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Patient Info

Dear patient,
 
Prostate Cancer has numerous treatments available. Choosing the best treatment for yourself requires yours and your family’s involvement in consulting with your doctor (urologist or oncologist). The recommended treatment depends on the stage in which the disease is discovered, your age, your general health condition and other factors.

This brochure aims to describe an innovative treatment method - an insertion of ultrasound guided radioactive seeds into the prostate. This method is suitable for men with prostate cancer, which hadn’t yet dispersed outside the gland boundaries.
 
The prostate
The prostate is located in the genital base, under the urinal prostate, and below the uninary. The bladder surrounds and wraps the urethra, a tube that leads the urine from the bladder out (drawing 1).

The prostate produces a liquid in which the sperm floats and is vital to men's fertility but lacks real function at an older age. The size and shape of the prostate is individual and varies with age. A diameter of a prostate for a male over 50-60 years old is 4-5 cm and its volume is of 30-50 cc. As of the fifth decade of life the prostate may develop one of two processes: the first and most common - benign growth (non-cancerous) of the prostate. The second, and somewhat less common - a cancerous tumor. The prostate cancer is characterized by an abnormal tissue growth and a formation of a cancerous lump, which might penetrate near-by organs or spread out to further ones.

 The prostate cancer is the most common cancer among men and second in cancer related deaths after lung cancer. In the USA one of ten men will have prostate cancer during his lifetime, the data in Israel show similar figures. In Israel, every year, about 1500 men are discovered to have prostate cancer. This disease is rare before the age of 50 and its frequency rises with age. The reason to the occurrence of the disease is yet unknown. Of all cancer diseases, the prostate cancer advances most slowly, only a minor part of prostate cancers evolves rapidly and spreads out of the prostate (to the bones, among other places).

Early detection of prostate cancer

Due to a high frequency of the blood test-PSA, the last decade emphasizes on early discovery of the disease in its early stages in which there is a possibility for full recovery with proper treatment. Since there are no preliminarily symptoms for the disease, the preliminarily diagnosis is based upon a blood test for PSA (a protein matter the prostate secretes) and a rectal check of the prostate. In cases of suspecting cancer disease due to these tests, a biopsy is taken (a needle-assisted removal and examination of a tissue sample). This is probably the way your prostate cancer was discovered. There are more chances for success of treatments when the disease is discovered in its early stages.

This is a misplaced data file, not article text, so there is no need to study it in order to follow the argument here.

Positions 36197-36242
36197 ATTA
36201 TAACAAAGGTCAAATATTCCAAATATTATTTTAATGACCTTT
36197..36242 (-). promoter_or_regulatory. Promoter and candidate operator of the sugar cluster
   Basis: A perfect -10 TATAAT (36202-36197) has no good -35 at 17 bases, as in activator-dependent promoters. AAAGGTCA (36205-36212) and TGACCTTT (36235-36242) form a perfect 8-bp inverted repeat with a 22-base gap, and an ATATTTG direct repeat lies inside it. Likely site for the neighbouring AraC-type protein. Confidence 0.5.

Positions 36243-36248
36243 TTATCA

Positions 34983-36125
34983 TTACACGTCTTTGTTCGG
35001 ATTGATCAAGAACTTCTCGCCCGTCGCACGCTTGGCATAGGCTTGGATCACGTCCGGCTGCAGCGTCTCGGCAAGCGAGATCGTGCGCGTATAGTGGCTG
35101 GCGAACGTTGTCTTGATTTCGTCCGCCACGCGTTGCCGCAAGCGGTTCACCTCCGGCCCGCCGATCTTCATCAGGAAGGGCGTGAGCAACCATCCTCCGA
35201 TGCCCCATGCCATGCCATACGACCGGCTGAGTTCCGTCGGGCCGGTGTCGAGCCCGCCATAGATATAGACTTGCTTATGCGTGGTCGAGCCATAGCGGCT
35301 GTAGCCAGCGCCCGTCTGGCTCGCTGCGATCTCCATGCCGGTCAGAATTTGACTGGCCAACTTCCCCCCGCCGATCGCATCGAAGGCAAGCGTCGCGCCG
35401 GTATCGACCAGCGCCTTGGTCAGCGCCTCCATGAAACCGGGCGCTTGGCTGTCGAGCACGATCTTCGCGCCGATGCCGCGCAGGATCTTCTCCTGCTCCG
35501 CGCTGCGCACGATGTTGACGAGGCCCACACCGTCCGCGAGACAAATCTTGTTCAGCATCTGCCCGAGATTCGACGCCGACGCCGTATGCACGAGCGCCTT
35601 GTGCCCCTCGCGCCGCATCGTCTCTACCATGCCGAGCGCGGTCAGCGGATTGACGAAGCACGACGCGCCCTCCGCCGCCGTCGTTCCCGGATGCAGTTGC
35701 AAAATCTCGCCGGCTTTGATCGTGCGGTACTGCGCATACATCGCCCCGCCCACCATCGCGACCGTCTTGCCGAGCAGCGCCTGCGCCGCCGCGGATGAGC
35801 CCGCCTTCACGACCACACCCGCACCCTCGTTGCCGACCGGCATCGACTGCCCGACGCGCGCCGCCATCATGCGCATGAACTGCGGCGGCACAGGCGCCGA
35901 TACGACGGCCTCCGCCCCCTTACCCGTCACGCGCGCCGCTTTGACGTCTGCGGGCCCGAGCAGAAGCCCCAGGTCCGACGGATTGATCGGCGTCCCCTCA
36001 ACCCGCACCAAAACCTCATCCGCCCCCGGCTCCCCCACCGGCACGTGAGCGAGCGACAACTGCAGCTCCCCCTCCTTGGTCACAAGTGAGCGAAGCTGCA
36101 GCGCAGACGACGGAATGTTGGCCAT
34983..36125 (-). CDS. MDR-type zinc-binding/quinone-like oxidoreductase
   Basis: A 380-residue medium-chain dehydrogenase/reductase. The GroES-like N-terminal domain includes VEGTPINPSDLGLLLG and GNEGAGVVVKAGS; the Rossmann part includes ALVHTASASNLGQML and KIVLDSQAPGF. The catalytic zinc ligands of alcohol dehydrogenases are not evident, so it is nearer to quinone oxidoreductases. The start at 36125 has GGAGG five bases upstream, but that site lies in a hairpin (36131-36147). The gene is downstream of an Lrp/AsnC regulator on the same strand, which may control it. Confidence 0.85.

Treating prostate cancer
Ideally, treating any cancer disease should amount to full recovery of the patient without the risk to his general health, lifestyle and life quality. This approach is twice as correct when discussing prostate cancer, due to several reasons: In some cases, prostate cancer is a slowly evolving disease, unlike other cancer diseases. The odds of it extending up to causing complications or death are minor. The question that arises is if in every prostate cancer case the patient should be offered radical treatment, like major surgery, when his chances of dying due to the disease are slim. In addition to that, life expectancy in the western world, including Israel, is prolonged. Further more, we have no means to establish the predicted evolving rate of the cancer disease and expansion at a certain patient. Therefore, it is customary to recommend a treatment to people up to the age of about 75-80. As to the nature of treatment - since some of the cases in which prostate cancer is diagnosed the patients are relatively senior and suffering from other significant diseases, the suggestion of radical surgery or any other treatment isn’t recommended. In these cases, there is room to consider a treatment with the least measure of jeopardy and complications. In other words, the ideal treatment in prostate cancer should heal the patient or stop the disease inflicting minimal jeopardy to other organs and quality of life.

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